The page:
Open-science practices are important to ensure the results of research, and in particular publicly funded research, are accessible to all, to make findings reproducible and thus more convincing, and to magnify the impact of your work. This group will discuss how to practice open science in your research: making your publications open access, archiving your data openly, and sharing your open-source research software. Topics to be discussed include how and when to publish preprints or eprints; copyright and licensing issues; how, why, and where to archive your data; how, why, and where to release your software; how to cite data and software (and make yours easily citable); and tools to help make your work reproducible, including Jupyter notebooks. We will also talk about the benefits of doing all this (extra) open work.
What are the relevant conference themes?
- Applications in science, engineering, and industry
- Education and interdisciplinary programs in CSE
- Emerging software infrastructure for CSE, sustainability of numerical software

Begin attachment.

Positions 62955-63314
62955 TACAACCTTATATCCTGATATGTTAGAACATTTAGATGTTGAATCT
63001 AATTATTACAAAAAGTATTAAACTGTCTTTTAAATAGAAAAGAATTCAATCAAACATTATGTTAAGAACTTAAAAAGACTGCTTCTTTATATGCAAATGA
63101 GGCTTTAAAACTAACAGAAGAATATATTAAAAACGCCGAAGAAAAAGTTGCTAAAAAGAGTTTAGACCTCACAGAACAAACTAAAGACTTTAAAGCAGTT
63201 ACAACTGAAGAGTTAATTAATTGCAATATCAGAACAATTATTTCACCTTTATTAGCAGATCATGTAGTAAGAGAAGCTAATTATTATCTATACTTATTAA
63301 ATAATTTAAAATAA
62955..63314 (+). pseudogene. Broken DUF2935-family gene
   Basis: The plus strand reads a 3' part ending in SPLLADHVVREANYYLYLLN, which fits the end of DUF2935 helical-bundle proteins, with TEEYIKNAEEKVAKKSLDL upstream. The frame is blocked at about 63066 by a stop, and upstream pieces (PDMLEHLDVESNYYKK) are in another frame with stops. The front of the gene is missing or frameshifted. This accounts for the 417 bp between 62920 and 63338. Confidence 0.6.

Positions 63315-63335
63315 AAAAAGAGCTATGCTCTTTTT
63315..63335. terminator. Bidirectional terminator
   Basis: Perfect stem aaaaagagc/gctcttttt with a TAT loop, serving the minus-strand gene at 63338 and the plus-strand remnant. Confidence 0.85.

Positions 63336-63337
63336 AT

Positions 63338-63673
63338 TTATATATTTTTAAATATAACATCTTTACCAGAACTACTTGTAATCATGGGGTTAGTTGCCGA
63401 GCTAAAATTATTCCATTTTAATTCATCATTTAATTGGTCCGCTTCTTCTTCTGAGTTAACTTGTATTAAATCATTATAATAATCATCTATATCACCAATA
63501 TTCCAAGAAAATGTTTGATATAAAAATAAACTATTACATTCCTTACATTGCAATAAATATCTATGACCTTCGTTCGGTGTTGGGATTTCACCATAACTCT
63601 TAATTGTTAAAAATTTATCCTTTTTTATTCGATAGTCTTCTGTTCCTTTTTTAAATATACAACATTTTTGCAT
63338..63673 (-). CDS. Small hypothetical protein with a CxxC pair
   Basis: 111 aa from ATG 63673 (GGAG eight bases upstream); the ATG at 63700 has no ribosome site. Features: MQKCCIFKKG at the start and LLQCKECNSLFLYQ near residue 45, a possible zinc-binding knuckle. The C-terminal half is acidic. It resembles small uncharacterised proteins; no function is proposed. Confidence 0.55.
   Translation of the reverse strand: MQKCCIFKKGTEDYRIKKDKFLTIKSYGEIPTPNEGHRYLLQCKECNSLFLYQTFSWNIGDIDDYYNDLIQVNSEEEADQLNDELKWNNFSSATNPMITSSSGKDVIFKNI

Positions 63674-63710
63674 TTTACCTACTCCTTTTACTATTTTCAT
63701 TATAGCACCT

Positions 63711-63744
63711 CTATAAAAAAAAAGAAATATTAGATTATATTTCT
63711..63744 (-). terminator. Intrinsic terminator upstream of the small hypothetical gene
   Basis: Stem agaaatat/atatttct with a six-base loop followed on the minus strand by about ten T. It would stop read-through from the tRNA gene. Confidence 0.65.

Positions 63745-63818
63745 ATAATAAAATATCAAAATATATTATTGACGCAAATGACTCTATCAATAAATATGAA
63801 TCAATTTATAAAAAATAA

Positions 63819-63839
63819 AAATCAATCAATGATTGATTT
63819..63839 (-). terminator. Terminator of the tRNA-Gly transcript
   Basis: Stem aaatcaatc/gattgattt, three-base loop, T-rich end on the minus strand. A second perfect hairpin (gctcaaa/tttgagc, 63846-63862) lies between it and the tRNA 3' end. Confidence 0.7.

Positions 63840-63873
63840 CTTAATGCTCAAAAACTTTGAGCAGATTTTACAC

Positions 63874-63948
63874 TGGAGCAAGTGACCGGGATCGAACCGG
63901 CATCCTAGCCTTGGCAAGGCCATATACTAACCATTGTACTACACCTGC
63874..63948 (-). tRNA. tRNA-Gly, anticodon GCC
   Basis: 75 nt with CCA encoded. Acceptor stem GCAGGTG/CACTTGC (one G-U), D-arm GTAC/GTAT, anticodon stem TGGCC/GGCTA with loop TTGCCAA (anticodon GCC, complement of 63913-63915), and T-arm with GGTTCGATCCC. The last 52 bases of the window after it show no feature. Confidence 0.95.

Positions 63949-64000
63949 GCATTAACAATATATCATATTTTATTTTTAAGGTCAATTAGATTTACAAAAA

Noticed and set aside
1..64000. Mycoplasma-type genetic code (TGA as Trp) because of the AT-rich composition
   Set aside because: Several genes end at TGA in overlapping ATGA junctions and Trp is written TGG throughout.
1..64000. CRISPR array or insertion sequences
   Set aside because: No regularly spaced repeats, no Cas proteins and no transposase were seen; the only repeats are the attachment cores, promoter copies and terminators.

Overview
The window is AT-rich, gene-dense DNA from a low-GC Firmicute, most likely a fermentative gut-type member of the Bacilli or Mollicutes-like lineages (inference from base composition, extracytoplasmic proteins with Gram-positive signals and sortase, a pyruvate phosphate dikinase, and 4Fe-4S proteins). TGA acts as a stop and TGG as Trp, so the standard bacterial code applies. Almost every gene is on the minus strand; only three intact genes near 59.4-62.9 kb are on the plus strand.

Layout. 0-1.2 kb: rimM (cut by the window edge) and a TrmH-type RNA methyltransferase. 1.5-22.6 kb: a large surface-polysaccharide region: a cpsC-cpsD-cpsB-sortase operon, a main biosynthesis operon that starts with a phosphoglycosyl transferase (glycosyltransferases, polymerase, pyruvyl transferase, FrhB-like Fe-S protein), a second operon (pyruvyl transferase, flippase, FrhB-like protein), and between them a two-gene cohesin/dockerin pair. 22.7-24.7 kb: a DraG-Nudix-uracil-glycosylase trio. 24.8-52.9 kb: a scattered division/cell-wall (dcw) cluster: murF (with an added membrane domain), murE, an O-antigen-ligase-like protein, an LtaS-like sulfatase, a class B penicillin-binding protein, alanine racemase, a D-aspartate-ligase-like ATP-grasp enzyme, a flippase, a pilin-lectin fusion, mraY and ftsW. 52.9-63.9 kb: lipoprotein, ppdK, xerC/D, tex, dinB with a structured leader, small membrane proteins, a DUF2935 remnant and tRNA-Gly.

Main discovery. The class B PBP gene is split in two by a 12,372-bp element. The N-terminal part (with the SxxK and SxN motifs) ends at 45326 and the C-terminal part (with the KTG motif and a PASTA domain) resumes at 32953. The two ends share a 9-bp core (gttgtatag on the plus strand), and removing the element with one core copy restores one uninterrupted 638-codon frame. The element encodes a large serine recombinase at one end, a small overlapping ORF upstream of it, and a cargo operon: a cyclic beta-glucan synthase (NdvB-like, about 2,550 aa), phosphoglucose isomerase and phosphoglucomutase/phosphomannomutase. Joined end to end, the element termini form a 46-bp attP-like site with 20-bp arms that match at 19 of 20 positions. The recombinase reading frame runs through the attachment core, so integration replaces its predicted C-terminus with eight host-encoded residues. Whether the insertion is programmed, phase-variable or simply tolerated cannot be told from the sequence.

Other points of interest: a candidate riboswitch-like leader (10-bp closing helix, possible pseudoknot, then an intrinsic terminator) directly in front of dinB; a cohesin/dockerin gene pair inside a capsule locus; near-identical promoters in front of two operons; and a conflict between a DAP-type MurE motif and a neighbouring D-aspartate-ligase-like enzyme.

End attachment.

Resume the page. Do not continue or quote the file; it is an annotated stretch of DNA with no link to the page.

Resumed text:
Kyle Niemeyer is an Associate Professor of Mechanical Engineering in the School of Mechanical, Industrial, and Manufacturing Engineering at Oregon State University. His research looks at modeling and simulation of reacting fluid flows, with applications in combustion, fire, and aerospace systems. He teaches courses on numerical methods, gas dynamics, thermodynamics, and software development. Kyle is also an Associate Editor-in-Chief for the Journal of Open Source Software (JOSS).
I’m passionate about open science, and would really like the opportunity to help not only discuss these issues with students, but also help create new “open science evangelists” who can spread the word at their own institutions and lab groups.